For years, many of my restaurants were open on Thanksgiving Day. I remember one year in particular early on in my career, where I misjudged how many pumpkin pies we would need. While families dined upstairs, I was in the trenches making what seemed like 100 pumpkin pies because we had ran out! It was a significant learning experience for me, and I can now confidently say that I’ve learned to understand the habits of how people like to eat and how to plan a menu.
When it comes to the main event (the turkey,) there is a lot of information out there that can be overwhelming and confusing. I have gained tremendous insight-specifically on how to survive the holidays and entertain in style. Follow my lead and enjoy!
**Verdict: Yes! Offer Seasonal Cocktails & Hors D’oeuvres** I always have something for my family members to snack on. Someone always tends to arrive early with an appetite in tow and ready to party! Remember that hors d’oeuvres are supposed to be “bite-sized” and light. The point is just to wet the appetite- so don’t over do it or your guests wont have room for the main event! I recommend something simple like warmed olives sprinkled with lemon zest and red pepper flakes or spinach & artichoke dip with baked pita chips.
Also, serve up some signature cocktails like sangria that are seasonal, fun, and easy for guests to help themselves. Check out my signature cocktails here for inspiration.
**Verdict: Fill up on high-fiber, low-calorie starters** For many, Thanksgiving can cause added stress and worry about weight gain. (Am I right, ladies?!) We want to indulge in the traditional holiday feast, but avoid a swollen waistline. I recommend starting with a soup or salad that will fill you up without adding extra calories, so you end up eating less at the main event. Here are some recipes to get you started:
**Verdict: In this case, yes!** I would start with your budget and how many people you are feeding to determine weight first. Here is a quick guide:
**Verdict: Go Fresh** If you can afford it, choose a fresh turkey without any added ingredients. Look for organic, kosher, heritage or premium-brand turkeys. These are all great options.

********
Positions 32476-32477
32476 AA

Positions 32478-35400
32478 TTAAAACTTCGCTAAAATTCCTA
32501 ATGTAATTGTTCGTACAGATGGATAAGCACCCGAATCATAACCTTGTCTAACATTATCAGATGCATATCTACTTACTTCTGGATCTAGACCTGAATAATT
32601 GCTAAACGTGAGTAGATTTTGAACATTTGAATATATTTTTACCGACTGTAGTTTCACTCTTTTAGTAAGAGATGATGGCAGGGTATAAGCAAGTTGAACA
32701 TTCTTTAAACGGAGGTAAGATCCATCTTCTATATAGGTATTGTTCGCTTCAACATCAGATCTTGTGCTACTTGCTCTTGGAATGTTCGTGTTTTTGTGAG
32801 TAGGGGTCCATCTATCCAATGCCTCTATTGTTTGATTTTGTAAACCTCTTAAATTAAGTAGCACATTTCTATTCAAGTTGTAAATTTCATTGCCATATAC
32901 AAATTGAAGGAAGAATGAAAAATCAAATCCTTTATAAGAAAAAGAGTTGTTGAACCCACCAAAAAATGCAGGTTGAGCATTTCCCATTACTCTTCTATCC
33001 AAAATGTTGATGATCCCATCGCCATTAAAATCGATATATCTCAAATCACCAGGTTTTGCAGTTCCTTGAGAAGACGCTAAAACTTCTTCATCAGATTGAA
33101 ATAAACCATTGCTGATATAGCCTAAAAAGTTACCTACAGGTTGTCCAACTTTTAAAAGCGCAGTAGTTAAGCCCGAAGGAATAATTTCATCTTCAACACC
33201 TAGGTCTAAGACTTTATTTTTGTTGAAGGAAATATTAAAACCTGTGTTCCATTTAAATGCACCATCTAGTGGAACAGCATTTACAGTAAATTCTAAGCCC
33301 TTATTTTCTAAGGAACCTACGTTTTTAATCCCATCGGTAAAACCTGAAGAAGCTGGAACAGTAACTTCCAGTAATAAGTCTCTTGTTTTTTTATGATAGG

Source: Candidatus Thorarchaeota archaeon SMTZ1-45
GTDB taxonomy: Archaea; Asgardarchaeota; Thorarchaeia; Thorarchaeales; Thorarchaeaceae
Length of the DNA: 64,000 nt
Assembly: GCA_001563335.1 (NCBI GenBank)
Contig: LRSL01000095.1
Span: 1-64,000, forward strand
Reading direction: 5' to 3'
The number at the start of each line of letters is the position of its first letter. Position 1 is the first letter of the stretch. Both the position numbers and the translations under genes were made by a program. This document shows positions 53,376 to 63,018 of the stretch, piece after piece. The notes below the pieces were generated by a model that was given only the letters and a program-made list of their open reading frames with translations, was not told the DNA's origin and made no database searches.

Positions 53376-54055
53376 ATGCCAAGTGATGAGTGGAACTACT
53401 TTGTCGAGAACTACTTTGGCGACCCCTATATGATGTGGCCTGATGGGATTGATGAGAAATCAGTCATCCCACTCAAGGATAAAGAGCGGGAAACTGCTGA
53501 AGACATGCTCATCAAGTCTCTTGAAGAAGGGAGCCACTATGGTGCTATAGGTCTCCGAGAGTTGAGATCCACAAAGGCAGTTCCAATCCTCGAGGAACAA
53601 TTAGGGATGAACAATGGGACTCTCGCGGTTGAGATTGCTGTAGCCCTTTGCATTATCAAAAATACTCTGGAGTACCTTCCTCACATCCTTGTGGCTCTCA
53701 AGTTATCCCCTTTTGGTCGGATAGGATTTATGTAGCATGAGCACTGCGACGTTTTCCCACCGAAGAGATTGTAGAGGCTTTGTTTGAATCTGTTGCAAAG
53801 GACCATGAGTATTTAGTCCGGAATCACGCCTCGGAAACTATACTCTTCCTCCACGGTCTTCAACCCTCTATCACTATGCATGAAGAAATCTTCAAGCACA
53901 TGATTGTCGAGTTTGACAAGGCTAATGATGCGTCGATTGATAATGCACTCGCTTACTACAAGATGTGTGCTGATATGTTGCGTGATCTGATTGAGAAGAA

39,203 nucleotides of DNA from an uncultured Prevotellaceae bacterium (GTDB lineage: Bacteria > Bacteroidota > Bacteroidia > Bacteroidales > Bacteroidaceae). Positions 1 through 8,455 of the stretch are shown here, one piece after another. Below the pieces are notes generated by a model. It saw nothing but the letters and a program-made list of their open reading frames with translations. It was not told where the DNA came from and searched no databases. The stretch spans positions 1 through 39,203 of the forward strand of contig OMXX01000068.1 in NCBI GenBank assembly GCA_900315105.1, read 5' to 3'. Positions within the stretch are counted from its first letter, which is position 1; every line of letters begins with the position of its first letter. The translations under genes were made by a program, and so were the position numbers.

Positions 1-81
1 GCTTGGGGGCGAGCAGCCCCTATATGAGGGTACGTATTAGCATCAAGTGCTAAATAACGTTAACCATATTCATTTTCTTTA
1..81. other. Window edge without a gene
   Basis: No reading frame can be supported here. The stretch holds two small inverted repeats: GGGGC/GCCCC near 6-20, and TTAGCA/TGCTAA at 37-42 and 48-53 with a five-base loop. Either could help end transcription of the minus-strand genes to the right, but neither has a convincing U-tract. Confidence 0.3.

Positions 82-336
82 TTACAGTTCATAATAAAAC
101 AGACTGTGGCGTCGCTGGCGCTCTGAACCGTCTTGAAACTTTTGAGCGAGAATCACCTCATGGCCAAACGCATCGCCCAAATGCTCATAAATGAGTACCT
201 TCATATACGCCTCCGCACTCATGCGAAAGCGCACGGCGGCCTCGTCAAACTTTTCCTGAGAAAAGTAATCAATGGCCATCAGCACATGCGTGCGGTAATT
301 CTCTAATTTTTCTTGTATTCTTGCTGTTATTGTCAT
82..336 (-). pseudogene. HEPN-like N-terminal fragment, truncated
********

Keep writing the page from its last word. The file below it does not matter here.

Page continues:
Obviously, if you can avoid supermarket brand then try to. Develop a relationship with a trusted, local butcher and be sure to order ahead. In addition, the butcher will often prepare the bird for you by removing neck and giblets. If that’s not an option, there are so many websites available where they will deliver fresh turkey right to your door.
**Verdict: The Jury’s still out!** Being a head judge on Iron Chef, I was able to ask all the Iron Chef’s from Bobby Flay, to Michael Symon, to Geoffrey Zakarian- and they have very different and very strong opinions on the topic.
In my opinion (as a busy working mom) my answer is not to brine! It’s a lot of work, very messy, and time consuming.
For those of you who like to brine, here’s the verdict…Instead of immersing the turkey in a salt-water solution, simply rub kosher salt and seasonings all over the bird and in the cavity. The salt draws out the turkey juices, which are then reabsorbed into the meat along with the flavorings. This makes it succulent and tender. Brining time will vary by recipe, but in every case, you want to leave the turkey uncovered overnight before roasting, which allows skin to become browned and crisp.
**Verdict: Don’t Stuff** This one’s tough, and I have given it a lot of thought. I think particularly on Thanksgiving Day when you’re managing so much, it’s better, safer, and easier not to stuff your bird. Stuffing the turkey means it takes longer to roast and there's a greater risk of it cooking unevenly. I also always fear undercooking the stuffing and overcooking the bird.
**Verdict: Truss.** Before setting the bird in the pan, fold the wings back to secure the neck flap, then use kitchen string to loosely tie the drumsticks. Tying them too tightly can prevent the thighs from cooking evenly. Just keep it loose and gentle.